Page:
Aug. 13, 2017 September 2017 Discussion – Lois
Meet Harold Fry, recently retired. He lives in a small English village with his wife, Maureen, who seems irritated by almost everything he does.. Then one morning a letter arrives, addressed to Harold in a shaky scrawl, from a woman he hasn’t heard from in twenty years. Queenie Hennessy is in hospice and is writing to say goodbye. But before Harold mails off a quick reply, a chance encounter convinces him that he absolutely must deliver his message to Queenie in person. In his yachting shoes and light coat, Harold Fry embarks on an urgent quest. Determined to walk six hundred miles to the hospice, Harold believes that as long as he walks, Queenie will live. 384 pages 25 copies available
These were listed as maybes:
All the Light We Cannot See-Anthony Doerr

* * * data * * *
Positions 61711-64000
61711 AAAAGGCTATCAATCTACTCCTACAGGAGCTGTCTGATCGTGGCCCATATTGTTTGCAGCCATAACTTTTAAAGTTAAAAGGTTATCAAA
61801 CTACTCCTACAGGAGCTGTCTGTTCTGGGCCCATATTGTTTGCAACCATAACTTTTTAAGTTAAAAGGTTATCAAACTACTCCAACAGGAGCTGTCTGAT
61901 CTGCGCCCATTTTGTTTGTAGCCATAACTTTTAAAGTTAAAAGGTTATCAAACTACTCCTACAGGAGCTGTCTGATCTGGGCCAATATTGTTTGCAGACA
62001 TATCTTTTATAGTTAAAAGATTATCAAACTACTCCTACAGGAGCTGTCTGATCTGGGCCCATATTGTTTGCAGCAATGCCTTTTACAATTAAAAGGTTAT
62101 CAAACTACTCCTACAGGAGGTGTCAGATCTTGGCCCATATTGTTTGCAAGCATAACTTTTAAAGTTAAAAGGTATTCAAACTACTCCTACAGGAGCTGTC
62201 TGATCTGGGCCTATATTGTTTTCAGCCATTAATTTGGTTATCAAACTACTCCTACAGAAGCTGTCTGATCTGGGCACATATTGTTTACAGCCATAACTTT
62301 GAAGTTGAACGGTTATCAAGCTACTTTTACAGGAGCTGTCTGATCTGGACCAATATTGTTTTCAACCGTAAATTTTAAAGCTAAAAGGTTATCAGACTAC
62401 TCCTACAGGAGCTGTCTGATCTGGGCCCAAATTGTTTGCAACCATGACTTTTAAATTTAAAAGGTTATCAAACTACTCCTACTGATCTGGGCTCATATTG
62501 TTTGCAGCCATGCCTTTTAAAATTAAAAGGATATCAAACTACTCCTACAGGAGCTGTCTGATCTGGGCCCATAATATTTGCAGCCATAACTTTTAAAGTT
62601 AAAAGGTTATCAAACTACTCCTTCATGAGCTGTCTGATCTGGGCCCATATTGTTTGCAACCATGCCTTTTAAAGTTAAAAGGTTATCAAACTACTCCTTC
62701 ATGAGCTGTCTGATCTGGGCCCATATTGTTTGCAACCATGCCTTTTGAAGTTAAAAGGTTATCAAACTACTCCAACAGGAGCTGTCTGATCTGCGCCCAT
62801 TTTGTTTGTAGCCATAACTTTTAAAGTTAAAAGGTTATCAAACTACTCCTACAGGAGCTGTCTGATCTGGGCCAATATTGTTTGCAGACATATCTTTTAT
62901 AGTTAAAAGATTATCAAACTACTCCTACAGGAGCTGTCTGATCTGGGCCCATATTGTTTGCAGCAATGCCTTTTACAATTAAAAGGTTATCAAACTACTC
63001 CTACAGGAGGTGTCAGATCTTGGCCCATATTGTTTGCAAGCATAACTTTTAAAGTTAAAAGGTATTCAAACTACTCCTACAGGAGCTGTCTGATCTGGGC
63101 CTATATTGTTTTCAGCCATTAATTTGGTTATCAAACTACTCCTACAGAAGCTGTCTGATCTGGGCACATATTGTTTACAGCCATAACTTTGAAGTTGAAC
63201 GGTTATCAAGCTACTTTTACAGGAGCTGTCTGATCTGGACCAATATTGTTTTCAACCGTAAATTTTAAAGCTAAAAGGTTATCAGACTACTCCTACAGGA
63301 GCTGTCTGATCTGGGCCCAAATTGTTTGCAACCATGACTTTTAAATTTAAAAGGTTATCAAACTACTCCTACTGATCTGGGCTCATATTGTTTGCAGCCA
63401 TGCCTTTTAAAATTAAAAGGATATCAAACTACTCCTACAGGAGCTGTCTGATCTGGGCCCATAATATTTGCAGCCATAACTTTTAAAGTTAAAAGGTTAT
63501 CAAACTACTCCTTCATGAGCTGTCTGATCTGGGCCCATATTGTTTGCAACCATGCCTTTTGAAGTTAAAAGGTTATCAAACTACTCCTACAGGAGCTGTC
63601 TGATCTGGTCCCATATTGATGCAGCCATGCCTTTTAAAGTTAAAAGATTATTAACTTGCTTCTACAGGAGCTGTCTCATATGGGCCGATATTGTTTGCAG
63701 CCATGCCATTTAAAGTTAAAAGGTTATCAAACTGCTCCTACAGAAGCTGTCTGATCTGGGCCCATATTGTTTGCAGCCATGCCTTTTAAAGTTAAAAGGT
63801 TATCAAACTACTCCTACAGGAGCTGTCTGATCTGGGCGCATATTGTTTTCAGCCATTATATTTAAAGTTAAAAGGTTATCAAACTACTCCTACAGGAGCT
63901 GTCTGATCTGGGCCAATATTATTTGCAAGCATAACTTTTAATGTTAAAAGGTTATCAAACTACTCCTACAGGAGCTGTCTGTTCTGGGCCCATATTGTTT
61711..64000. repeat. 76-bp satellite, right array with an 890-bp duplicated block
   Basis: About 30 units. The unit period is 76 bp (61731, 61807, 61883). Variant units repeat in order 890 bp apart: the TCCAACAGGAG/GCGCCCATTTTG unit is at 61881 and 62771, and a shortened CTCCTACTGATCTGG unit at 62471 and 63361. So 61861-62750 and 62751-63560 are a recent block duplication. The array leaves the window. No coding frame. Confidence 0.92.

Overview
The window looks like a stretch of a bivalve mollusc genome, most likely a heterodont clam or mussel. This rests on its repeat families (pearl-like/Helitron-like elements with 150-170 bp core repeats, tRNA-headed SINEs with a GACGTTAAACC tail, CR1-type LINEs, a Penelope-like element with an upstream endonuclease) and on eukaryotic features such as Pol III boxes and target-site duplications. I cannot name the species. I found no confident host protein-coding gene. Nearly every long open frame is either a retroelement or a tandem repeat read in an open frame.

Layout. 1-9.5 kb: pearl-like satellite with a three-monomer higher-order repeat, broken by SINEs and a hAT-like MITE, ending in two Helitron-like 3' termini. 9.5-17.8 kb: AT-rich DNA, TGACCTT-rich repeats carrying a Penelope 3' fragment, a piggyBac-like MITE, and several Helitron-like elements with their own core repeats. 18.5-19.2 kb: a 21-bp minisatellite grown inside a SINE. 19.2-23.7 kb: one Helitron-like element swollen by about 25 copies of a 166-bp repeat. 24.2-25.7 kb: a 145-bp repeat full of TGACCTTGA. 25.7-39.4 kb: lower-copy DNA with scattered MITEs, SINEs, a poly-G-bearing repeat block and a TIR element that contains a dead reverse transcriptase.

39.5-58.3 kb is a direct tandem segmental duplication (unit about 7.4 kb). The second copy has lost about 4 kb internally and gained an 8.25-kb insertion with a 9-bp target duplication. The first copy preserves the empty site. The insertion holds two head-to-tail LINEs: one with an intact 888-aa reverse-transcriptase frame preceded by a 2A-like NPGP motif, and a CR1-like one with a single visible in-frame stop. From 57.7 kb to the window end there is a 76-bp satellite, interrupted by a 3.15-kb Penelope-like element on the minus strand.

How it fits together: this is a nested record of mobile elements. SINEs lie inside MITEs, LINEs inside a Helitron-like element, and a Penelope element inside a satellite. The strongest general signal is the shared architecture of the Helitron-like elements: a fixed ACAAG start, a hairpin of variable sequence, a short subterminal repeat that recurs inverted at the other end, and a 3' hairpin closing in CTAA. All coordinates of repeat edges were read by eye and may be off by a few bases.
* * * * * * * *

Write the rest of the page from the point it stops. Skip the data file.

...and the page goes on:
WINNER OF THE PULITZER PRIZE
From the highly acclaimed, multiple award-winning Anthony Doerr, the beautiful, stunningly ambitious instant New York Times bestseller about a blind French girl and a German boy whose paths collide in occupied France as both try to survive the devastation of World War II. 531 pages 247 copies
A Moveable Feast – Ernest Hemingway
Ernest Hemingway’s classic memoir of Paris in the 1920s, Published posthumously in 1964, A Moveable Feast remains one of Ernest Hemingway’s most enduring works.. 256 pages 27 copies
The Little Bookstore at Big Stone Gap – Wendy Welch
An inspiring true story about losing your place, finding your purpose, and building a community one book at a time. Wendy Welch and her husband had always dreamed of owning a bookstore, so when they left their high-octane jobs for a simpler life in an Appalachian coal town, they seized an unexpected opportunity to pursue their dream. The only problems? A declining U.S. economy, a small town with no industry, and the advent of the e-book. They also had no idea how to run a bookstore. Against all odds, but with optimism, the help of their Virginian mountain community, and an abiding love for books, they succeeded in establishing more than a thriving business – they built a community. 304 pages 4 copies